The following thread was posted on gnusocial:

(1) Posted by:

It really annoys me to read that "this-or-that natural catastrophe" is the "consequence of climate change", and then the whole story continues to beat this old horse.

Yes, climate change contributes to weather catastropes, be it wildfires in California or floods in Europe.

But Germany had been warned nine (!) days in advance via satellite data about the flooding. Data didn't just cover the areas of main rivers but of the tributaries as well.

The reason why the flood went so deadly was NOT climate change but, e.g.:

• soil sealing
• a fragmented system of flood warning
• authorities not heeding warnings by the German weather service
• complex or ill-defined responsibilities of local and state authorities
• citizens not educated in how to behave in times of catatrophe.

You cannot blame these failures on climate change, but you sure keep ignoring them and continue to fail in prevention and climate mitigation when you keep hiding them behind chatter of climate change.

(2) Reply from: band @band to [@simsa04]

the best part of that post are the explicit distinctions among infrastructure investment, competent operation, and the facts of climate warming.

(3) Reply from: to [@band]

Yes, I look at it from the same perspective as the pandemic. This is a learning situation (not: "opportunity"). It's a test how well infrastructure and administrative chains work in case of disaster, how well humans are prepared and cope, etc.

Most of our infrastructure is decades old, severely underfunded, in bad shape, only shakingly integreated with modern tools of data-gathering, satellites etc. In order to get climate mitigation going, we need to know where we stand and what needs to be refurbished (sadly: most thingss).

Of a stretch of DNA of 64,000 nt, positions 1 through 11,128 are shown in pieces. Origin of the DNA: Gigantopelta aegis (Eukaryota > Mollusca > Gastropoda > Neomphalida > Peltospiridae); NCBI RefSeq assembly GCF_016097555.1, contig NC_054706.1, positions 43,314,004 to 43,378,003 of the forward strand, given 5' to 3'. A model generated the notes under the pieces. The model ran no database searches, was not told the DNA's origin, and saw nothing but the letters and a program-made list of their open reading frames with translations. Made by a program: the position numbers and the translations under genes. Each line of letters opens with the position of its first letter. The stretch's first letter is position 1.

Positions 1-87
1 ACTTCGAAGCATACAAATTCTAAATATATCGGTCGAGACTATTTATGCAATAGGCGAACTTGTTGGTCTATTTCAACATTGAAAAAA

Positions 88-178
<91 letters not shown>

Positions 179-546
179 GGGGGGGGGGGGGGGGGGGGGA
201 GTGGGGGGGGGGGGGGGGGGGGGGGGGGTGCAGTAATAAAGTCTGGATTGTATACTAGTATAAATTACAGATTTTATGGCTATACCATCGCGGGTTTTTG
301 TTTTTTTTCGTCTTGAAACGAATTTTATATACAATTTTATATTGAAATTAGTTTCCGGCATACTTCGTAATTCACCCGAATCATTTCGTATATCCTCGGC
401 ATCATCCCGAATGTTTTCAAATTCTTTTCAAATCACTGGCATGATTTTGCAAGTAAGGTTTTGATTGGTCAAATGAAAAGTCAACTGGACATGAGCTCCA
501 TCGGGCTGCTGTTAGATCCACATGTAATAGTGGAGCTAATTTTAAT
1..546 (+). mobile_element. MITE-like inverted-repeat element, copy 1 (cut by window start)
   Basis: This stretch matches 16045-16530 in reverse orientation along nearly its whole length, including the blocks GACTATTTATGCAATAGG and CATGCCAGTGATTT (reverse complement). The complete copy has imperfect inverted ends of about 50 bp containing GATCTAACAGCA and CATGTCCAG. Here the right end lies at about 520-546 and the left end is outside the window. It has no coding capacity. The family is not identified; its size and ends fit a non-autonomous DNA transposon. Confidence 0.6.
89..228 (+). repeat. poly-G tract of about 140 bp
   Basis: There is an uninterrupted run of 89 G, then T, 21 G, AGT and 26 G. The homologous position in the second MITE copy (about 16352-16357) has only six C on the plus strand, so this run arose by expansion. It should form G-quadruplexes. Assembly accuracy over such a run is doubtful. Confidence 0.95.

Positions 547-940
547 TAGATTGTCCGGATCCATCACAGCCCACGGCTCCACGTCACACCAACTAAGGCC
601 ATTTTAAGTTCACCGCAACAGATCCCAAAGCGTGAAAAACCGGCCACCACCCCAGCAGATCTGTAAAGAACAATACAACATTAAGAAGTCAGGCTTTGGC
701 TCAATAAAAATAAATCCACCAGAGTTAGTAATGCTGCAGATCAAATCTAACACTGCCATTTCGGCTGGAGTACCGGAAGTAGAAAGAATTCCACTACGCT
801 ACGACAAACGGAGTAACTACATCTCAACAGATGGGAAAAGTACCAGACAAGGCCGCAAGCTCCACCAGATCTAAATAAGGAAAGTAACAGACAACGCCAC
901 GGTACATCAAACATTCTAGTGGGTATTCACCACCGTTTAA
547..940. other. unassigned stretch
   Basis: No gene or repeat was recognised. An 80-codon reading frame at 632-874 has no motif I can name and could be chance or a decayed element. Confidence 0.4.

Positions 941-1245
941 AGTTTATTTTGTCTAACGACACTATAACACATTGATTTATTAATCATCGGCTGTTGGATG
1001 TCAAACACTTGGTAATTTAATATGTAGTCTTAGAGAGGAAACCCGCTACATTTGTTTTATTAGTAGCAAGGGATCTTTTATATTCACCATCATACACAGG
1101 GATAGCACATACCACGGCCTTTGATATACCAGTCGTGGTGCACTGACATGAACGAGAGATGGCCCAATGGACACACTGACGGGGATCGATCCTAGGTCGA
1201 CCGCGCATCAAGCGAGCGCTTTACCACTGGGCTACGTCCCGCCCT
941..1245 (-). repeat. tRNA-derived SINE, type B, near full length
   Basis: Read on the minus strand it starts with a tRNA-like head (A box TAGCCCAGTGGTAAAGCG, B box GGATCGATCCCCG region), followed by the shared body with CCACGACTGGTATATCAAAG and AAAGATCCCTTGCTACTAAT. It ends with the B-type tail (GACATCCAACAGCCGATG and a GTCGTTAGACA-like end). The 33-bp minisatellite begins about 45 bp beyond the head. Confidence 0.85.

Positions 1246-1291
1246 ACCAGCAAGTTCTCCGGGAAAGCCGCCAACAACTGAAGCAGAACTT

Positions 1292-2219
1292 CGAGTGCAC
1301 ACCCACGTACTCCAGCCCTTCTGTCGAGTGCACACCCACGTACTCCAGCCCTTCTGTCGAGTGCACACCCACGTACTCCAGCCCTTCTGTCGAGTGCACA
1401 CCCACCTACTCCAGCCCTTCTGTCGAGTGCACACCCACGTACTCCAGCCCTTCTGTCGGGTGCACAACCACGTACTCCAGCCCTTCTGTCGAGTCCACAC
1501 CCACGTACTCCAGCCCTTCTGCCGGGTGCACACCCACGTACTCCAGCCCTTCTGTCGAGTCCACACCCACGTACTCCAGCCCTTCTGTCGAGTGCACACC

But there have already been good lessons in the flooding (at least in my view):

  1. Only minimal looting but maximum solidarity and voluntary mutual assistance, so no breakdown of civilian order. (Cf to see that prepper doom scenarios are unrealistic. But then it's not the end of the world, not in vain, and that means: We can and should prepare.)

  2. The first to respond have been farmers. This is important because of all private citizens in Germany it's them who have heavy machinery (tractors, trailors, front-end loaders) in direct vicinity of settlements.

  3. Most farmers don't have all equipment share in local cooperatives ("Maschinenring"). Strengthen those cooperatives as fall-back for heavy equipment.

  4. Supplement disaster protection with people and groups from sectors who know how to deal with heavy stuff and how to organise quickly (restaurant workers, event roadies, film crews).


#infrastructure #climate

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